Danti Akitas and Japanses Shiba Inus

Akita Info

Health  |  Grooming



Below are just a few health problems that affect the Akita breed.

Gastric Dilatation and Volvulus (GDV) kills many hundreds and even thousands of dogs a year. No one knows exactly what causes GDV to occur despite much research into the matter. Current evidence does show a very clear predilection amongst broad, deep-chested dogs, that an easily stressed temperament contributes to the likelihood of bloat, and that most GDVs are the result of a multi-factorial cascade of events rather than any one cause. Regardless of the precise underlying cause, there are two things in common -- the stomach distends tremendously with gas and then the stomach twists or rotates (torsion). This twisting causes the veins and arteries that supply the stomach to become occluded resulting in tissue damage and tissue death very, very quickly. Time is of the absolute essence with GDV as mere hours are sufficient time for death of the stomach and then death of the animal to occur. Surgical correction of the twist and removal of the gas is the only therapy option available to remove the occlusion of the blood vessels. Frustratingly, the untwisting of the stomach leads to new perils as the toxins that built up in the damaged stomach and spleen rush to the heart where they can cause fatal heart arrhythmia's for days.

Given the severity of this disease as well as the extremely rapid progression to death, much has been done to try and determine how to prevent this from occurring. There is lots of anecdotal recommendations but none to date that is based in fact. Given the link to body conformation there is an absolute genetic link. This link may be a direct "GDV" gene or may be indirect in conformation and temperament genes. Empirical findings and recent research strongly suggests that experiencing GDV at an early age (i.e. not an episode cause by some other health problem like cancer) should be at a minimum evidence to consider removing that animal from the breeding population.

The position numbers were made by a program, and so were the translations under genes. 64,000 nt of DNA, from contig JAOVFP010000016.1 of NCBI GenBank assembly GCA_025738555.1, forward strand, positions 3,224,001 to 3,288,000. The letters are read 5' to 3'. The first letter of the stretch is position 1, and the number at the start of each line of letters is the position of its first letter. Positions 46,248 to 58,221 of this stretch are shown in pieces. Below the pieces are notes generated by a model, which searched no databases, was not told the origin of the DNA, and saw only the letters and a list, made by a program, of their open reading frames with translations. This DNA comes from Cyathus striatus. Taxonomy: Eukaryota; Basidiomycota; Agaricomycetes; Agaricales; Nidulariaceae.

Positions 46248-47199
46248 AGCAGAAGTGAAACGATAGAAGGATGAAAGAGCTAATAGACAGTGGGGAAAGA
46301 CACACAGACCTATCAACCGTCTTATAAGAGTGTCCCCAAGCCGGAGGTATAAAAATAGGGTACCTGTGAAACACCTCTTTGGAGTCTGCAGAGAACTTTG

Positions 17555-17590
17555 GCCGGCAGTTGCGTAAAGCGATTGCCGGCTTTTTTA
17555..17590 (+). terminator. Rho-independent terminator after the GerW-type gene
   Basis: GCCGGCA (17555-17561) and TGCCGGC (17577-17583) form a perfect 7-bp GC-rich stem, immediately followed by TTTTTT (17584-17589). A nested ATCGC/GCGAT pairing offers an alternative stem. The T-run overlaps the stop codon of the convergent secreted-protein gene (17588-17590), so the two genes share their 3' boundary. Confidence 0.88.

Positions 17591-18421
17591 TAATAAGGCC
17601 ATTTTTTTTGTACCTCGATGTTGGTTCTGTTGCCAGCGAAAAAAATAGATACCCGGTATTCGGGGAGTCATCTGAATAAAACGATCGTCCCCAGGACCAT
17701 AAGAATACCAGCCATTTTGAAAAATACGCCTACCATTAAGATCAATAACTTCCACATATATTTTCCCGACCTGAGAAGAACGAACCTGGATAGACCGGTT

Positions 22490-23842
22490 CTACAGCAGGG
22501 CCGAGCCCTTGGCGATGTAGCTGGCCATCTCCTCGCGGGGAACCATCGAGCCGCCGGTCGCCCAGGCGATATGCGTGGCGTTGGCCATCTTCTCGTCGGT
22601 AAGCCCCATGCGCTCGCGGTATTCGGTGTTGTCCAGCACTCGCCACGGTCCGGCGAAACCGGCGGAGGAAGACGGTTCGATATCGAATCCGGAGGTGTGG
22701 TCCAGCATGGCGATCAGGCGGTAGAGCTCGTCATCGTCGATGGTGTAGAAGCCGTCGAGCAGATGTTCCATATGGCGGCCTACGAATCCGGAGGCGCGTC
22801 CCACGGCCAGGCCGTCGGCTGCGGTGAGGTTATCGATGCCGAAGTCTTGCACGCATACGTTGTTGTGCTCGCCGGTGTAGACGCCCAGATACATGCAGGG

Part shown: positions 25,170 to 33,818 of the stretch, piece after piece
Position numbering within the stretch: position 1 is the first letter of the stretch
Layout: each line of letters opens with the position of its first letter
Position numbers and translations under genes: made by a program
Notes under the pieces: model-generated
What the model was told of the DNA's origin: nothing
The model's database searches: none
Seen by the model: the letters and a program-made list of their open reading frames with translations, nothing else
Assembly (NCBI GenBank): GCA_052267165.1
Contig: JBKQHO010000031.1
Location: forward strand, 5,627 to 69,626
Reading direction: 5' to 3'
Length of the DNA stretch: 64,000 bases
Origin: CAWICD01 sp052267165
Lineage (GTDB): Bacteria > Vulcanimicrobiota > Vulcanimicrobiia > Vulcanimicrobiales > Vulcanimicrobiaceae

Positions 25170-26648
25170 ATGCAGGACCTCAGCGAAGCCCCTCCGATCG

Elbow Dysplasia- A collection of 4 conditions all of which are characterized by abnormal development of the elbow joint which leads to joint instability, inflammation, and degenerative changes (aka arthritis). The four conditions are (1) ununited anconeal process (UAP) in which the very top part of the ulna (small bone of the forearm) fails to join with the rest of the ulna (2) osteochondritis dissecans (OCD) in which cartilage on the joint surface of the humerus becomes unattached presumably from a failure of proper bone formation at the nearby growth plate (3) fragmented coronoid process (FCP) in which the coronoid process (a small "bump" on the inside part of the ulna) fails to join with the rest of the ulna and (4) joint incongruity in which the humerus, radius, and/or ulna develop in such a fashion (most often asynchronous growth rates) that the normal position and functioning of the elbow joint is disrupted. All of these conditions lead to excessive and abnormal stress on the structures of the elbow joint in addition to causing mechanical irritation of the joint (such as via an unattached cartilage flap in OCD). The result of which is arthritis typically very severe and progresses very rapidly to degenerative joint disease. If caught early, surgical correction can retard or halt the progression of elbow dysplasia to severe osteoarthritis in the elbow. Elbow dysplasia has a very high heritability and affected animals should never be bred. Radiographic clearances should be performed on all breeding animals prior to breeding to insure that sub clinical animals are not unknowingly bred.